It is all pretty seamless, so when you look at it, has a nice look and feel to it. It’s pretty intuitive. It isn’t cobbled together so that somebody working with it has to say OK, this is obviously a different system, and this is obviously a different system. But I think over time, people will recognize they need to build those pieces out and they’ll come back with the products that are similar.
It would seem that the most oversold concept right now is analytics. Everybody says they’ve got it. Nobody really even knows what it means, much less what they’re trying to buy, or in some cases buying without even knowing what they’re going to do with it. What are the most useful or most commonly used analytics parts of your system?
NTSP as an organization was a pioneer. Took a second batch of pioneer, run a book of business through their own health plan, Care N’ Care, and operate a Secure Horizons book of business. By the time they’re done, there are about 80,000 at-risk patients sitting inside there. To climb the stars ranking, they started at three and a half stars. Over the last year, they climbed to four and a half stars. They did it by taking our analytics. The base piece of these are I ingest data such as A1C tests from a primary care physician or directly from a laboratory or from a specialist or from a bill that I’ve paid.
When it comes time to look at, am I compliant with my diabetics, am I compliant with hypertension, am I compliant with the various measurements required for five-star, I take that data, and at the time that the physician or anyone who’s caring for that patient, our analytic set metrics together with the product called Dimensions scans across that patient in milliseconds, identifying the presence of or the absence of whatever that patient needs — based on whether their particular age, whether their particular disease state — and within seconds identifies that these are the appropriate gaps for this patient that need to be dealt with. Then we have a proprietary capability that we’re patenting that allows us to push that message into the EHR platform without regard to who that EHR platform is. It’s something we call the digital envelope.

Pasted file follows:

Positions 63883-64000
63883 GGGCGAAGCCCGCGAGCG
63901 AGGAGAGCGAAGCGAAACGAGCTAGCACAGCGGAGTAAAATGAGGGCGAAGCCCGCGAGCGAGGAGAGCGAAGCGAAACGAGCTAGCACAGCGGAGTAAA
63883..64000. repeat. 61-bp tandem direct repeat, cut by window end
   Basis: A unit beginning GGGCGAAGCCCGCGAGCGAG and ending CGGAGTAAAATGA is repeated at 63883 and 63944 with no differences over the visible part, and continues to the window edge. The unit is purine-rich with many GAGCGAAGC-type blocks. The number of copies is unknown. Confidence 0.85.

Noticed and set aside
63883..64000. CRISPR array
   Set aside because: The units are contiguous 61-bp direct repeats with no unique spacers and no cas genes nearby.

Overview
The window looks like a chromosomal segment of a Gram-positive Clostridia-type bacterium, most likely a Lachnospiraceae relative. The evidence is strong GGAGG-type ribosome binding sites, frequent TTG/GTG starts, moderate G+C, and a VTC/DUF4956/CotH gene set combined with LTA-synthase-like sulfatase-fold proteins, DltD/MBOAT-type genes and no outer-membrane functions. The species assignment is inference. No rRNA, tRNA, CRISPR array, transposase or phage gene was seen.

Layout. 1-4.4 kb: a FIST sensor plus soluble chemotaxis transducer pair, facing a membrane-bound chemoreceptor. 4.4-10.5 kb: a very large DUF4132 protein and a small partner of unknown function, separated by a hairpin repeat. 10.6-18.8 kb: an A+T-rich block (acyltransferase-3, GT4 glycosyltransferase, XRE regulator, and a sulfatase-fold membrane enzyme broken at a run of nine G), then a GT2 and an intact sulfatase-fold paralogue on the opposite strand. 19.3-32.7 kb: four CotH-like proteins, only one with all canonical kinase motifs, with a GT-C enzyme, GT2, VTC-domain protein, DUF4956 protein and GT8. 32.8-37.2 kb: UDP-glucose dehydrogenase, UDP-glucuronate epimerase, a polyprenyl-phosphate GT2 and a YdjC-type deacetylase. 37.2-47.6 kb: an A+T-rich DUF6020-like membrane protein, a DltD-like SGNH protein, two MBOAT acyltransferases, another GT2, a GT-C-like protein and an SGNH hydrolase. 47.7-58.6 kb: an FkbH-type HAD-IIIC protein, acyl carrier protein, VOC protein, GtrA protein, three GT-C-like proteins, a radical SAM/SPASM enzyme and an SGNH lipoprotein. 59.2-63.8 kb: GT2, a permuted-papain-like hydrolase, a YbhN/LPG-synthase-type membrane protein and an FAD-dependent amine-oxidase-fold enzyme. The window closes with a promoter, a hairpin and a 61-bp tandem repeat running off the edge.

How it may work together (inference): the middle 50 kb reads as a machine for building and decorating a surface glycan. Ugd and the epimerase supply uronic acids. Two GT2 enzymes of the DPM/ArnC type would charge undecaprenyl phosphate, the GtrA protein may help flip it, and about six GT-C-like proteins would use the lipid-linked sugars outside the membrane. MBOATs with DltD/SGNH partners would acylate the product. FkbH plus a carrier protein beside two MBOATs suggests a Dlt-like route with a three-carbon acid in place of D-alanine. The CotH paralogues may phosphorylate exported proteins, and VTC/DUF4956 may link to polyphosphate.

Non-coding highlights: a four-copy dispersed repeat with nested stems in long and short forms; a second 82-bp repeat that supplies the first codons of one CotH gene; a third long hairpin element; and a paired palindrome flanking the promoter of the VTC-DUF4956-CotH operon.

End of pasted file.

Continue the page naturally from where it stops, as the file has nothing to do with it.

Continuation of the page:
What are your thoughts on CommonWell?
I think the CommonWell organization is a good idea. We all know why they banded together. There is certainly a particular vendor out there who’d love to see all these things connected together in their own schema. The schema among how the hospitals can connect together when they’re on the same platform works quite well. When they’re on various platforms, a diverse platform doesn’t work at all.
There is defined need there. CommonWell saw that as an opportunity to say, if we pull together, I think we can do this. I think in the end, it’s a good idea. The more we get people out there who are opening these gates up, opening up APIs, making this data available on standards and moving it around, the better healthcare United States will be. I’m all in favor of that piece.